Spending to save water has long-term benefits
The water crisis in the Western Cape may be foremost in residents’ minds, but it is an issue that is important for everyone living in South Africa.
The concern about “D-Day” or “Day Zero” in that province should be shared by all South Africans as the preservation of this precious resource is a national – and global – responsibility.
The City of Cape Town has put increasingly stringent measures in place to stem the flow of water being used, and not only in households.
Commercial buildings have been tasked with reducing their overall water consumption by 20% compared to the previous year. Failure to do so will not only put water supply under increased pressure, it will also see companies face penalties.
It can, however, be a challenge to quickly change water use behaviour among employees in office buildings, says Sean Paul, executive director of Spire Property Management. This is because they are not directly singled out in total water usage figures for that building as they are in their homes.
Even more difficult to change are the habits of customers through a retail space, which may have hundreds of feet through its doors every day.
“Because of this, landlords need to implement water-saving methods that take the onus out of the hands of employees or customers and impose water saving as an unavoidable culture within that building.”
This is also the reason behind Spire’s Water Saving Toolkit, which provides a list of practical options for landlords to slow water flow within commercial buildings.
Immediate interventions are needed, and Paul terms these as “low-hanging fruit” that can be easily and cost-effectively implemented within commercial properties, “before even looking at the complex and costly technology that can be employed to reduce water consumption”.
Measures Spire is rolling out include:
● Installing synthetic lawn, turning off or limiting irrigation of gardens, or replacing landscaping with succulents and other water-wise plants.
● Adjusting flush valves to reduce flow in toilets.
● Adjusting water-flow duration and pressure from basin taps if taps are automated.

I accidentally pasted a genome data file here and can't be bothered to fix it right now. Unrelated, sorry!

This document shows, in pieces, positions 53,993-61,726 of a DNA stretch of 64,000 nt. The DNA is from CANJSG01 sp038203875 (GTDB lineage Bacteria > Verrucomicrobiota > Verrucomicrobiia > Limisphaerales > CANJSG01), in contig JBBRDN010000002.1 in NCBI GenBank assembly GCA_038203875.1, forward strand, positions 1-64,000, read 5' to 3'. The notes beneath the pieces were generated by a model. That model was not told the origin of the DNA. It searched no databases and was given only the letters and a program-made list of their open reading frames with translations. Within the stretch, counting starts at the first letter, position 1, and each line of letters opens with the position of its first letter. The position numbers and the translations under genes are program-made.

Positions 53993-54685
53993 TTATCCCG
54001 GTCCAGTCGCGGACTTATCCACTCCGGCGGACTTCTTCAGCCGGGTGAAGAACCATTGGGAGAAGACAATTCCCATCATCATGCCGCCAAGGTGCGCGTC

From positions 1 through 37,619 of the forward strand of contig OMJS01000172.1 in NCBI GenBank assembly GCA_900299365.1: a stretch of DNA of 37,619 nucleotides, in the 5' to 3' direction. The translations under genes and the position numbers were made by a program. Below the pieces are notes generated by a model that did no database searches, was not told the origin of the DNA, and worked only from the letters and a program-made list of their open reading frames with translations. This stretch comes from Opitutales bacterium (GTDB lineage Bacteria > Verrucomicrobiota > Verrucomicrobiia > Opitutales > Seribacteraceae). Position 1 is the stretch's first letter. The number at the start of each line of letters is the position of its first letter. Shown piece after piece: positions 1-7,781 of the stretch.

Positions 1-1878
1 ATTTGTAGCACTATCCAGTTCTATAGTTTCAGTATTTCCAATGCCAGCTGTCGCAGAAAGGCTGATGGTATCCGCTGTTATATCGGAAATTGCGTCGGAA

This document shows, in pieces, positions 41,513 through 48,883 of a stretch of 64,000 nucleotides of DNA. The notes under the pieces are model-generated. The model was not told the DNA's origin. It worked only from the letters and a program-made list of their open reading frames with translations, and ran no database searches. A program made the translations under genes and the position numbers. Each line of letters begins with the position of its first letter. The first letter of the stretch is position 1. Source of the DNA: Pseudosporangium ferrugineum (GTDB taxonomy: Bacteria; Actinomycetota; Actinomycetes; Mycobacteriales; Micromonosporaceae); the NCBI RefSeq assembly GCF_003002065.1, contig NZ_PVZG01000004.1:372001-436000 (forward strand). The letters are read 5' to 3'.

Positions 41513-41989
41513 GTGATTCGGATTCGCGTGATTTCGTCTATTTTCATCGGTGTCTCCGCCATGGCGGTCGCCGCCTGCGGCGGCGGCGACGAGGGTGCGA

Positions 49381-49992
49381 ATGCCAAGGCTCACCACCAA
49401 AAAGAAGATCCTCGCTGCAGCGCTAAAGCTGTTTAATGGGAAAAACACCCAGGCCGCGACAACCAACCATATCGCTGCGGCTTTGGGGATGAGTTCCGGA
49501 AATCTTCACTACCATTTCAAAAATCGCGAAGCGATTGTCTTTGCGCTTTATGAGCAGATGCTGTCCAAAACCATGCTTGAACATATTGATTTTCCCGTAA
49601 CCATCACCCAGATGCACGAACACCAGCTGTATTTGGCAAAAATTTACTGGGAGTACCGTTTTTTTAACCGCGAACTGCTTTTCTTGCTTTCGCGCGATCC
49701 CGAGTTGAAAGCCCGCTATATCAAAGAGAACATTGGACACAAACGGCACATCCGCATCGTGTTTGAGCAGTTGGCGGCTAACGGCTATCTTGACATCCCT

● Turning off all water features and fountains.
● Installing aerators on bathroom taps.
● Considering turning off water to basins and providing waterless hand sanitisers.
● Converting urinals to waterless ones.
● Placing locks on all external taps to avoid abuse.
● When draining fire protection systems (sprinklers), water must be redirected into tanks or inflatable storage then pumped back into the system or used in other applications.
● Using contractors who use harvested rainwater for window and other cleaning.
● Informing all tenants of the mandatory water-saving measures they must adopt while at work.
● Installing pre-paid water meters for tenants who are high water users, such as car washes, gyms, restaurants and hair salons.
Paul says landlords who are willing to incur extra costs in return for water-wise buildings can implement long-term water-saving measure such as:
● Rain-water harvesting systems.
● Redirecting sump water from underground basements to be used in buildings.
● Installing grey-water solutions so all grey water is re-used.
● Sinking a borehole.
● Amending air-conditioning and HVAC systems to harvest water generated through these technologies.
While these measures will cost landlords, Paul says they will benefit because their buildings will be equipped for the future, and will be in line with global trends towards increased sustainability in the built environment. The measures will also improve the value and desirability of the building as an asset.
Tenants are increasingly looking for “greener” buildings that are not only more environmentally friendly, but also more cost efficient for the tenant, he says.
“The drought will come to an end, but the benefits of employing water-saving measures will have far-reaching beneficial effects for years to come. Spire have been urging our clients to consider implementing as many water-saving measures as possible. Saving water is the right thing to do and we all have to take responsibility where we can in this crisis situation.”